Then, we become an adult. Life really fires up its engine here. Whether a person goes to college or begins a career, it is a time when most of us begin enjoying independence and freedom.

At this point, it is fun, but as we all know, time flies when we are having fun. We get to enjoy independence without a lot of the responsibilities of adulthood.

Of course, that soon changes. People get married and start a family. Careers of varying success start to unfold. Mortgages have to be paid and long-term financial planning is a must.

As these responsibilities pile up, we find ourselves literally sprinting through each day just to make sure we keep it all together. Time is still flying, but not like it was when we first became an adult. Many times, we find ourselves sitting on our couches on Friday night wondering where the last week went.

When we are sitting on that couch, we begin to realize that we really do not have all the time in the world. The dreams we always thought we would fulfill are not any closer than they were 20 years ago. The clock is ticking, and we wonder where all the time went.

However, there is a lot of beauty regarding growing older. Despite all the things I just described, there is no way I would want to go back and be young again. I enjoyed my youth and got to experience as much wild, animal luxury as the next person.

Still, I would not want to do it again. Even when I notice more gray hair appearing, I would not turn back the clock. I like my gray hair. I earned every one of them.

If I have been reminded of anything during all this personal reflection lately, it is that our physical lives will end. However, spiritually speaking, our time during our physical life is relatively brief within the context of eternity. Bodies fail but the soul lives on.

So, instead of focusing on what has already happened, maybe I should be looking forward to what is to come.

That sounds like a good idea.

Thursday, March 4, 2010

'All Things Must Pass' gave George Harrison the spotlight alone

In 1969, George Harrison had to have been one of the most frustrated musicians in the world. He had the good fortune of being in The Beatles. However, he had the misfortune of being a good songwriter in a band with two great ones (John Lennon and Paul McCartney). By the end of the 1960s, Harrison had a large stack of songs he had written but knew most would not see the light of day with The Beatles.

In April 1970, the band officially broke up (though the real break up happened late in '69). Despite being overshadowed by his former bandmates, Harrison had a distinct advantage over Lennon and McCartney as their solo careers began. He had a pile of songs ready to go, and he immediately went to work. Working with producer Phil Spector, Harrison created one of the first triple albums of the modern rock era. Though one of the records was just a jam session, the other discs were crammed with great music.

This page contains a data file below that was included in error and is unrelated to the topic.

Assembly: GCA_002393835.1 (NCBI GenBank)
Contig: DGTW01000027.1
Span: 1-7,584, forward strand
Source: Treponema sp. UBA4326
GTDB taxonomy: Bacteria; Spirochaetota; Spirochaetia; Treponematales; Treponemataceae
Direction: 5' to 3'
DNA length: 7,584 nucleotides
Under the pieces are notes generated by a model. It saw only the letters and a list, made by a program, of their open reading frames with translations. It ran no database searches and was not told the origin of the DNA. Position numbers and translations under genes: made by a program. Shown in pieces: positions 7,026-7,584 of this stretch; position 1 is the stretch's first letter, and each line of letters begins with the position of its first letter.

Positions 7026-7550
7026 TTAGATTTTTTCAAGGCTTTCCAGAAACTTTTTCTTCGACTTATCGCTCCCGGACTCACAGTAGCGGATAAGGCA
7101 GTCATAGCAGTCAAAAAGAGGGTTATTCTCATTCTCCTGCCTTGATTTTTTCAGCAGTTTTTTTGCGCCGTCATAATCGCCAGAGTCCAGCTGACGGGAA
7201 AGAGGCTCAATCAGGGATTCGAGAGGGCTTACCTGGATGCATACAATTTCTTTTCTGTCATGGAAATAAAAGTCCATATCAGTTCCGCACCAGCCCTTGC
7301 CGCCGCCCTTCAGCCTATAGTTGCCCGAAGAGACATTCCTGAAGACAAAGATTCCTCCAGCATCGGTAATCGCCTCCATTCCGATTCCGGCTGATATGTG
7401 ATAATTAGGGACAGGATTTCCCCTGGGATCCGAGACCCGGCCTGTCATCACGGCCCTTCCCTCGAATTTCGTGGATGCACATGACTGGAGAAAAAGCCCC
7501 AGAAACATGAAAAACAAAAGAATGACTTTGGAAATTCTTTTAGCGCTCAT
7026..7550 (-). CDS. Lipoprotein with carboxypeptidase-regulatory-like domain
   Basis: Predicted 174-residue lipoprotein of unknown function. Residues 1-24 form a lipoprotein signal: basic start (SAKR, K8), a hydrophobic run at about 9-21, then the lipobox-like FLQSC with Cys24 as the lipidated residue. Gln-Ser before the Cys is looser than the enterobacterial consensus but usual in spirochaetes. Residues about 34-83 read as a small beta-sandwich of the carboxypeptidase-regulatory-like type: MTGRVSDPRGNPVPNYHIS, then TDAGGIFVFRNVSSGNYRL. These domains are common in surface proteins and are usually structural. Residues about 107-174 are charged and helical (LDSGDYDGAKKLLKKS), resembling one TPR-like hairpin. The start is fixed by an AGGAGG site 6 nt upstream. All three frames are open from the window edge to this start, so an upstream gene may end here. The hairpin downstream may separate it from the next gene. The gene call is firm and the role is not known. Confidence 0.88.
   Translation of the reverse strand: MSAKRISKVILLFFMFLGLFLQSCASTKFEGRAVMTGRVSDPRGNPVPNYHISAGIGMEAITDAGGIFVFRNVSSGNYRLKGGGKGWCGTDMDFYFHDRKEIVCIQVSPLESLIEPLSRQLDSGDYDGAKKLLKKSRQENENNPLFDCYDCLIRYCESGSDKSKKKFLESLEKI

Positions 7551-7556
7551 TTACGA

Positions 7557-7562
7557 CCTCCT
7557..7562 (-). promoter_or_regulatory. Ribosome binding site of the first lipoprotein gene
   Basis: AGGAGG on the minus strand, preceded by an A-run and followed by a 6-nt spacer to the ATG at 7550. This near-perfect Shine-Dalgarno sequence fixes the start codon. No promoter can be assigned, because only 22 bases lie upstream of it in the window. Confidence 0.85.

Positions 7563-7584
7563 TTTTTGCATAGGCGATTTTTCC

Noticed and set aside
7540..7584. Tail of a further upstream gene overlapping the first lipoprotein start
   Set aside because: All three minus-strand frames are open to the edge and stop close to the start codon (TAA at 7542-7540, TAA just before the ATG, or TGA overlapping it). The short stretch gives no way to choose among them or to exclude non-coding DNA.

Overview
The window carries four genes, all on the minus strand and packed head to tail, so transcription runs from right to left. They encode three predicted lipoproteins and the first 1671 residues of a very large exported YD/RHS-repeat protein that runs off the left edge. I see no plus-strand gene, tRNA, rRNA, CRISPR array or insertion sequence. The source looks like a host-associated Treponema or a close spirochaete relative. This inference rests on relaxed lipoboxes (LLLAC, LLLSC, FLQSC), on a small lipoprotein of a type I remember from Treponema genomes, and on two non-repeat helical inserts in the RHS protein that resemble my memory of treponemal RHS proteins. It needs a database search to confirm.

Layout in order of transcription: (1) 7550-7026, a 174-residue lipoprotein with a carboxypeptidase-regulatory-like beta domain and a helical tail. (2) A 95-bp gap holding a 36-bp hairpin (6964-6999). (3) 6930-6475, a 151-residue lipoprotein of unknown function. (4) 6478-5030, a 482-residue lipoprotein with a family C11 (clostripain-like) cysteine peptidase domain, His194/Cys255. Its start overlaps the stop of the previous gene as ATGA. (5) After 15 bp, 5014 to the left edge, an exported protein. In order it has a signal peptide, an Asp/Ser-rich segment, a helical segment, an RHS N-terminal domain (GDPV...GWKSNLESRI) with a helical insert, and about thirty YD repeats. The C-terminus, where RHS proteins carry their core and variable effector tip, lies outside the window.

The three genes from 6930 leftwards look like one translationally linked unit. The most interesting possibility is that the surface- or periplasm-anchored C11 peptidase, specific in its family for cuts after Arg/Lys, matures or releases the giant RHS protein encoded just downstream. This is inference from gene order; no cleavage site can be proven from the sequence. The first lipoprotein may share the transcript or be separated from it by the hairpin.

Titled All Things Must Pass, the album's name seemed to put The Beatles passing in a proper philosophical and spiritual perspective. It served well as the title song of the album, but it had actually been written while The Beatles were still together and was among the songs rehearsed for the Let It Be album.

Of course, the big hit from this set was 'My Sweet Lord.' It went to number one, meaning Harrison had a chart topping single before Lennon and McCartney did. A second single, the excellent 'What Is Life' also made the top ten.

The standout song of this set is likely 'Isn't It A Pity.' It's a seven-minute song, and its arrangement is reminiscent of 'Hey Jude.' The song begins softly, builds to a crescendo, and has a long, slow fade out. In the song, Harrison lamented how people break each others hearts and cause so much pain when it comes to love. That theme is as relevant today as it was 40 years ago.

Unfortunately, this album was the high point of Harrison's solo career. Though he had other successful albums, All Things Must Pass was the top when it comes to creativity. Though he became uneven as an artist, he left a musical legacy that dwarfs most musicians.

Monday, March 1, 2010

Tennessee's men a lock for NCAA hoop tourney, but how high will they be seeded?

For anybody doubting that the Tennessee men's basketball team would reach the NCAA tournament, those doubts were put to rest Saturday with the Volunteers 74-65 win over No. 2-ranked Kentucky.

Their resume is strong. At this point, the Vols have 21 wins and have clinched a winning record in the SEC. Tennessee also beat then No. 1-ranked Kansas in January. How many teams have posted wins this year against the No. 1 and No. 2 ranked teams in the polls? I haven't researched it, but I'm betting Tennessee is the only one.

Tennessee has two regular season games remaining (Arkansas and Mississippi State), and then the SEC tournament. Historically, the Vols have been awful in the SEC tourney, so a win or two against the Razorbacks and Bulldogs would help when it comes to their seeding in the NCAA tourney.

As of today, I think the Vols will be seeded fourth in whichever regional they go to in the NCAAs. Of course, that could change a little based on the results of the next two weeks.

An exciting time of the year is beginning.